Suicide Bend and the Government Reserve
In 1885 the area of East Stratford was gazetted as a police paddock, although it was never used for a permanent police presence. The following year the Queensland government excised 40 acres to become the new Cairns Cemetery.
Development in Cairns and the swampy nature of the ground meant the original cemetery on the Esplanade was no longer suitable, and although a site had been chosen on McLeod Street, it was also thought to be too close to houses and the Cairns water supply. As the railway was under construction it was intended that coffins be transported out to here by train. However the reserve was not surveyed until 1890 by which time the McLeod Street Cemetery was in regular use and the Stratford Cemetery was never used.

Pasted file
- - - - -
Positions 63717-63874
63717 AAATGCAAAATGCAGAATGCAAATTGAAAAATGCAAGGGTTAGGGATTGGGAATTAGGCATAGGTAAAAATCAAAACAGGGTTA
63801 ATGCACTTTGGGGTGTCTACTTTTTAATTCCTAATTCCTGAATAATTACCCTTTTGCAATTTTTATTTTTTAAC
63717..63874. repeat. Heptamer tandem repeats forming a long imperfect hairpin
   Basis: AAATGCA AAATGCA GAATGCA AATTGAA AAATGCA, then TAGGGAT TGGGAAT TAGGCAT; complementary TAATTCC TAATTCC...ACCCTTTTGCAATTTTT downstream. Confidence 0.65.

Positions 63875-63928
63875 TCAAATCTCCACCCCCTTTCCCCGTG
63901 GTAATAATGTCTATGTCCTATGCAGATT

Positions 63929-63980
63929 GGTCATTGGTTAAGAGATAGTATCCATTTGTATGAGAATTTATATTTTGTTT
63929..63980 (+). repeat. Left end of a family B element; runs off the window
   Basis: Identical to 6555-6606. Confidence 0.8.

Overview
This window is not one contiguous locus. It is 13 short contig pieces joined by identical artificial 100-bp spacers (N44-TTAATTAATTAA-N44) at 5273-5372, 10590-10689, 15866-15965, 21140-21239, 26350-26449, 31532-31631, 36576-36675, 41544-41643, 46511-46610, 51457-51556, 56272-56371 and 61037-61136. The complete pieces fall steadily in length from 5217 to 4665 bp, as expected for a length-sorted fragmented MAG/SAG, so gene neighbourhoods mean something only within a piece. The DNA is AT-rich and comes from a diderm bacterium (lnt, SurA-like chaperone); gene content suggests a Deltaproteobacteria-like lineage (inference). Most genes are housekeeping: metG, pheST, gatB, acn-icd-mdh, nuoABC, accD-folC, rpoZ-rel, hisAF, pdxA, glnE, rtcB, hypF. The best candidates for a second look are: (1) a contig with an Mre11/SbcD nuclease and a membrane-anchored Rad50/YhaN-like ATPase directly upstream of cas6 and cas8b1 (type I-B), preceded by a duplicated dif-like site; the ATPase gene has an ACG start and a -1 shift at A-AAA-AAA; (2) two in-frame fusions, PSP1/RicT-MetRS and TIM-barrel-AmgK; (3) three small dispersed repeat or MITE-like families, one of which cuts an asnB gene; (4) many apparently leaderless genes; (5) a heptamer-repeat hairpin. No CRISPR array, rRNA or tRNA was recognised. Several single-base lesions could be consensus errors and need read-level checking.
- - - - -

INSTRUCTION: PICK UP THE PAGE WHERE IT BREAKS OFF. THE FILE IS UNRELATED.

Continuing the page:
In 1911 the area was gazetted as an Explosives Reserve and earmarked for the expansion of the powder magazine. However this development did not happen and by 1930 the area had been sub-divided for residential development.
The narrow bush track to Cairns had been widened and improved when the railway was being constructed. However before the rocky spur was removed and the road realigned, the bend was much more severe as it skirted around the base of the hillside. Many a time cars and particularly motorbikes took the bend too fast and it became known as Suicide Bend.
Even before the advent of the motor car there were complaints about the road. In 1890 a letter appeared in the Cairns Post complaining that the road was too narrow and it was 'exceedingly uncomfortable' to drive a horse and buggy through the gap between the wall of rock and the railway fence because the 'treacherous points of the barb wire fence are much too close to be pleasant.'